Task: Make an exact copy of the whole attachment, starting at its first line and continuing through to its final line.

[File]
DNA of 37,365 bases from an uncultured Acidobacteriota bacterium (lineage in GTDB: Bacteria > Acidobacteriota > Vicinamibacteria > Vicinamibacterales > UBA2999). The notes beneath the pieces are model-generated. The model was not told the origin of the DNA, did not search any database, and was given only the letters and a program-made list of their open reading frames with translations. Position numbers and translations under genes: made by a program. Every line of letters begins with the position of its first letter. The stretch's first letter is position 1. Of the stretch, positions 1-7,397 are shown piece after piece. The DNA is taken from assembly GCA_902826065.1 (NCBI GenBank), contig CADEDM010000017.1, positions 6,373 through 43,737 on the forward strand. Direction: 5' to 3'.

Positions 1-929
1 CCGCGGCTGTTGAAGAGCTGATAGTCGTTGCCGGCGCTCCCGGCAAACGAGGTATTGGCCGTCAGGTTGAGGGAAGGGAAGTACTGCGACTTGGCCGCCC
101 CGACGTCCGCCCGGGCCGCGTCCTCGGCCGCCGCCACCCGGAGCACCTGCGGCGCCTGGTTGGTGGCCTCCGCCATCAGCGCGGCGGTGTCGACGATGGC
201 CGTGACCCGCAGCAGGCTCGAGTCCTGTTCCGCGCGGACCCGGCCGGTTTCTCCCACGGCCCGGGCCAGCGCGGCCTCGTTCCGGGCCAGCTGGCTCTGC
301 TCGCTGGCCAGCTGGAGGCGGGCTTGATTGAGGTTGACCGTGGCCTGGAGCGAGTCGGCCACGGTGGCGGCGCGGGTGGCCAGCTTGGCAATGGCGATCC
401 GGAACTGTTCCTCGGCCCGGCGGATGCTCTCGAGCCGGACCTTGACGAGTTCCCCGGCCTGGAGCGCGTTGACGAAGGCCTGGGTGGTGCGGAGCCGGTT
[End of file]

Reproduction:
DNA of 37,365 bases from an uncultured Acidobacteriota bacterium (lineage in GTDB: Bacteria > Acidobacteriota > Vicinamibacteria > Vicinamibacterales > UBA2999). The notes beneath the pieces are model-generated. The model was not told the origin of the DNA, did not search any database, and was given only the letters and a program-made list of their open reading frames with translations. Position numbers and translations under genes: made by a program. Every line of letters begins with the position of its first letter. The stretch's first letter is position 1. Of the stretch, positions 1-7,397 are shown piece after piece. The DNA is taken from assembly GCA_902826065.1 (NCBI GenBank), contig CADEDM010000017.1, positions 6,373 through 43,737 on the forward strand. Direction: 5' to 3'.

Positions 1-929
1 CCGCGGCTGTTGAAGAGCTGATAGTCGTTGCCGGCGCTCCCGGCAAACGAGGTATTGGCCGTCAGGTTGAGGGAAGGGAAGTACTGCGACTTGGCCGCCC
101 CGACGTCCGCCCGGGCCGCGTCCTCGGCCGCCGCCACCCGGAGCACCTGCGGCGCCTGGTTGGTGGCCTCCGCCATCAGCGCGGCGGTGTCGACGATGGC
201 CGTGACCCGCAGCAGGCTCGAGTCCTGTTCCGCGCGGACCCGGCCGGTTTCTCCCACGGCCCGGGCCAGCGCGGCCTCGTTCCGGGCCAGCTGGCTCTGC
301 TCGCTGGCCAGCTGGAGGCGGGCTTGATTGAGGTTGACCGTGGCCTGGAGCGAGTCGGCCACGGTGGCGGCGCGGGTGGCCAGCTTGGCAATGGCGATCC
401 GGAACTGTTCCTCGGCCCGGCGGATGCTCTCGAGCCGGACCTTGACGAGTTCCCCGGCCTGGAGCGCGTTGACGAAGGCCTGGGTGGTGCGGAGCCGGTT